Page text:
Numbers 8, 36 The Foyot restaurant
Between 1889 and 1895 French supporters of ‘propaganda by the deed’ mounted a series of bomb and knife attacks on ‘class enemies’ – of which the most notorious were the assassination of the President of France, Sadi Carnot, and the bombing of the National Assembly’s Chamber of Deputies.
On April 4 1894 a bomb inside a flower vast exploded next to a Foyot Restaurant window looking onto Rue Condé.
The Foyot restaurant, on the corner of Rue Conde and Rue de Tournon opposite the Luxembourg Palace, was popular with Senators and other wealthy diners.
Only one man was permanently injured: Laurent Tailhade lost an eye. He was an anarchist sympathiser, a poet and a good friend of the art critic, dandy and War Office administrator presumed by the police to have planted the bomb, Félix Fénéon.
Others thought Tailhade might have been targeted by a jilted lover.
Felix Fénéon (1861-1944) was arrested, imprisoned and tried for conspiracy with 29 other anarchists and some known criminals after detonators and mercury were found in his office at the Ministry of War, where he was then a Chief Clerk. The trial in August 1894 found all except three not guilty.
The Restaurant Foyot, the upper part of which was the Emperor Joseph II hotel, was demolished in 1937. Paris magistrates had decided it was structurally unsound, possibly as a result of the bombing 33 years earlier. There is now a tiny garden and paved area opposite the Luxembourg Palace.
Seeing it every time I’m in Paris, just below the window of my late father’s flat, and buying Le Monde there from the elderly, usually grumpy kiosk owner, it was only in reading Hazan (WTP) that the corner’s actual history was brought to life for me.
Further up Rue de Condé, at Number 8, George Sand lived in Maurice’s (her son’s) flat from March to May 1848 when she was editing political texts and posters for Alexandre Ledru-Rollin (1807-1874) at the Luxembourg Palace.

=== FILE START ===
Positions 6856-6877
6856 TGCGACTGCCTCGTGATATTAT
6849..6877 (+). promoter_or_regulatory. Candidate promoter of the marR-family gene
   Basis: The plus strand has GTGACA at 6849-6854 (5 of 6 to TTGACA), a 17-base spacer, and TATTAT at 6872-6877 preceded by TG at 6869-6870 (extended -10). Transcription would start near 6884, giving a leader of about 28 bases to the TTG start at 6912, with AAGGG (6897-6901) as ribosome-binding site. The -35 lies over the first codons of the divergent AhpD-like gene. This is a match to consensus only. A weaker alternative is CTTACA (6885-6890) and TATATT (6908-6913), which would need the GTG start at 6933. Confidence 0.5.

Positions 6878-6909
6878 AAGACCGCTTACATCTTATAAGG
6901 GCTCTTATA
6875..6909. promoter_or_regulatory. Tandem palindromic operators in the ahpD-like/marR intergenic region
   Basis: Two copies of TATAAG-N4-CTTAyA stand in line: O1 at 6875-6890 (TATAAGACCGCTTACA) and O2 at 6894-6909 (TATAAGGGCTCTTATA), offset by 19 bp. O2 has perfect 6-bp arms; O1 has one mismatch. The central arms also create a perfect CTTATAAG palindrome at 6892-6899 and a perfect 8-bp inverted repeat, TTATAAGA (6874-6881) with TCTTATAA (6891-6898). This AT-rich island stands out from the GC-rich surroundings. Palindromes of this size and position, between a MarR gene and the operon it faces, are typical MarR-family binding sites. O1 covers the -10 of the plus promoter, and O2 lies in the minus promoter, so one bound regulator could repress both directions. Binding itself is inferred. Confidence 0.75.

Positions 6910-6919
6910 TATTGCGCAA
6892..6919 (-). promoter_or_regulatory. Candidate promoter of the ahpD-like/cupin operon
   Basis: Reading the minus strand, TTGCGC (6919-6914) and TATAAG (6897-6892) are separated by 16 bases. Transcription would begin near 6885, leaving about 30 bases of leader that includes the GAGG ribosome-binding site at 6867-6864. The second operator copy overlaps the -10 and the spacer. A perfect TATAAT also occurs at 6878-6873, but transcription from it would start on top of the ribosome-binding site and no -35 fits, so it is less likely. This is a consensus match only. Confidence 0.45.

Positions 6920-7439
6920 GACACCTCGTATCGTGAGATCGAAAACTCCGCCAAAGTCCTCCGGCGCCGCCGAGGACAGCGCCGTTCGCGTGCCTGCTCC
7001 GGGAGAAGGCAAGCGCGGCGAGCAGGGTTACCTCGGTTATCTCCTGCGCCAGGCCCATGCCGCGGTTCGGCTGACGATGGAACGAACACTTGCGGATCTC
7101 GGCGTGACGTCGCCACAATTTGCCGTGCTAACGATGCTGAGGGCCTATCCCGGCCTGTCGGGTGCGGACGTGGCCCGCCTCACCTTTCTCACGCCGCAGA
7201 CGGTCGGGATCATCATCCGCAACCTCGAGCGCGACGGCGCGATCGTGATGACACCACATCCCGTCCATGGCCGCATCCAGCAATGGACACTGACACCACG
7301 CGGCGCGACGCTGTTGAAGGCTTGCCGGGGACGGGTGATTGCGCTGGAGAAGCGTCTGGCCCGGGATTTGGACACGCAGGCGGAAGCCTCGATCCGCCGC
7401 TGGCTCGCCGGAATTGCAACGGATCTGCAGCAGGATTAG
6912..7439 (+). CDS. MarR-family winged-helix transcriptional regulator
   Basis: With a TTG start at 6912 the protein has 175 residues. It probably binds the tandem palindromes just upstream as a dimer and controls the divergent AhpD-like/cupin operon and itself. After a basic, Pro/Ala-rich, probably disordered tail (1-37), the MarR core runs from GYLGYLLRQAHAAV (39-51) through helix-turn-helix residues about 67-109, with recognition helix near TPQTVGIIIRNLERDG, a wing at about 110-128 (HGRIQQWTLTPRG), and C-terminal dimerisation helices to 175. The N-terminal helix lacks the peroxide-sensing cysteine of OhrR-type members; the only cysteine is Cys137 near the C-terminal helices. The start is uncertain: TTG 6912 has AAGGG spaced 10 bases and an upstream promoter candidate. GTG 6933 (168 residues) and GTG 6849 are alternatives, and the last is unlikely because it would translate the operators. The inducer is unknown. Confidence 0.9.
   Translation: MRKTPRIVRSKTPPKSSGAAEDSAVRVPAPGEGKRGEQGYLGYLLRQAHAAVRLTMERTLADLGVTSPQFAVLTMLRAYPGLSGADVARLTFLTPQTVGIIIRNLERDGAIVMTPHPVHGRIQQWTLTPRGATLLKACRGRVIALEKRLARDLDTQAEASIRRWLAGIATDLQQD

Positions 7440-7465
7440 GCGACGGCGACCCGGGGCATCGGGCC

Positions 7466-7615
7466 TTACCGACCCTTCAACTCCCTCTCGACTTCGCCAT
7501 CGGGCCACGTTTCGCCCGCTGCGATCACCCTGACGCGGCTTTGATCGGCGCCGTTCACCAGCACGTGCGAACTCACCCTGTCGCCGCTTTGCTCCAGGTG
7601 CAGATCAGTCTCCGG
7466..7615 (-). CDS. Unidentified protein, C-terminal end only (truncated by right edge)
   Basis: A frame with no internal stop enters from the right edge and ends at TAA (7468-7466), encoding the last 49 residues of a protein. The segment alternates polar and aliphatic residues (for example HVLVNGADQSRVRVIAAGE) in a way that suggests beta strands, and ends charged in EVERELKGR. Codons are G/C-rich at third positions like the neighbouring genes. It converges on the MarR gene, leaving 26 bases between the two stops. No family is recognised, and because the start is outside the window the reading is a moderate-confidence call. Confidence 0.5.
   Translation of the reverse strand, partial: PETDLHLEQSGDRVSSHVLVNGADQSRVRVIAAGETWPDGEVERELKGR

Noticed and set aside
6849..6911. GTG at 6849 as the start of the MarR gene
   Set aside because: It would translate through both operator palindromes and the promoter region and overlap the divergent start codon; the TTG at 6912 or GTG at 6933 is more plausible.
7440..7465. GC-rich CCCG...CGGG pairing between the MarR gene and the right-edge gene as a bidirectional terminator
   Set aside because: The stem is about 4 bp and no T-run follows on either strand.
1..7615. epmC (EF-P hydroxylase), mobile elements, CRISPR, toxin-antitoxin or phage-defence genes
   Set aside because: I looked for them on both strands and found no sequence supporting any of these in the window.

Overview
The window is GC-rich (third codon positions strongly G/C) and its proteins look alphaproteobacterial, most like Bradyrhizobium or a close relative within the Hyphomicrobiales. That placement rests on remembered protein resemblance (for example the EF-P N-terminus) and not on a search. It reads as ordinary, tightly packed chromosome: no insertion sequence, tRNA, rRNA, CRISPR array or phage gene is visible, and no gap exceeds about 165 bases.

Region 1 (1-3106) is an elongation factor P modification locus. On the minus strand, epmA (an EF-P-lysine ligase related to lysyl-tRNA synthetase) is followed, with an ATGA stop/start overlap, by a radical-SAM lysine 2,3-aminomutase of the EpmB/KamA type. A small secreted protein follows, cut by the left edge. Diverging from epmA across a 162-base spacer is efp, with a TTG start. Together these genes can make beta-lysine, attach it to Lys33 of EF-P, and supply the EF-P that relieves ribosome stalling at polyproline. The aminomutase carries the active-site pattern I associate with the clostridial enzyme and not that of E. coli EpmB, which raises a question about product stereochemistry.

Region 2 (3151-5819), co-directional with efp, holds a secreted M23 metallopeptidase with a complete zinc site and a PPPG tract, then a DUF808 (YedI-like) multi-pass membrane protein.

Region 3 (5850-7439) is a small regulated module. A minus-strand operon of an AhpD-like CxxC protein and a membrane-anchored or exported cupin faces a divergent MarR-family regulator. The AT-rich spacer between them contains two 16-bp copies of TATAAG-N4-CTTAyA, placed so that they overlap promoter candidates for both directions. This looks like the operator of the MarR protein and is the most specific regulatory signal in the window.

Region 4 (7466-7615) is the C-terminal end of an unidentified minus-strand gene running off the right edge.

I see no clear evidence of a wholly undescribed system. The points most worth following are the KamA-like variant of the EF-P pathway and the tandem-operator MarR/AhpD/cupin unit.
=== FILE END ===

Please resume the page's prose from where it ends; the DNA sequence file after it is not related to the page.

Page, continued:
Rue de l’Égalité
Appropriately, in 1792 the Rue de Condé was renamed Rue de l’Égalité. Not too happy a name, however, for Lucile Desmoulins who lived at Number 22 or for Jean-Baptiste le Rebours who was living at Number 28 . Both were executed in 1794.
Lucile Desmoulins married the French revolutionary and journalist Camille Desmoulins in 1790 at the Saint Sulpice church five minutes walk away. Robespierre, who had been briefly engaged to her sister, attended the wedding. On April 5 1794 Lucile was arrested for plotting to release her husband from the Luxembourg Palace, where he had been on trial with Georges Danton: both men were guillotined the same day.
Lucile’s execution followed a week later. She was 24, Camille was 34, Danton was 35, and his statue stands a minute’s walk north up Rue Condé to what is now the Boulevard St Germain, marking the site of his flat before Haussmann demolished it (and a big chunk of the neighbourhood).
Le Rebours, in contrast, was Lord of Saint Mard, a village and estate to the north of Paris. He had been chair of the Royal Court’s Committee of Requests under Louis XVI. Le Rebours was guillotined four days after Robespierre introduced the ‘Great Terror’ law of June 10 1794. This law removed prisoners’ rights to be defended, and determined there should be no delay between accusation and punishment. From then until Robespierre’s own arrest and execution on July 28 1794 the numbers of executions increased to 50 a day.
Inevitably, the Rue de Condé resumed its aristocratic reference to a junior branch of the Bourbons in 1805, just a few months after Napoleon had crowned himself Emperor on December 2 1804.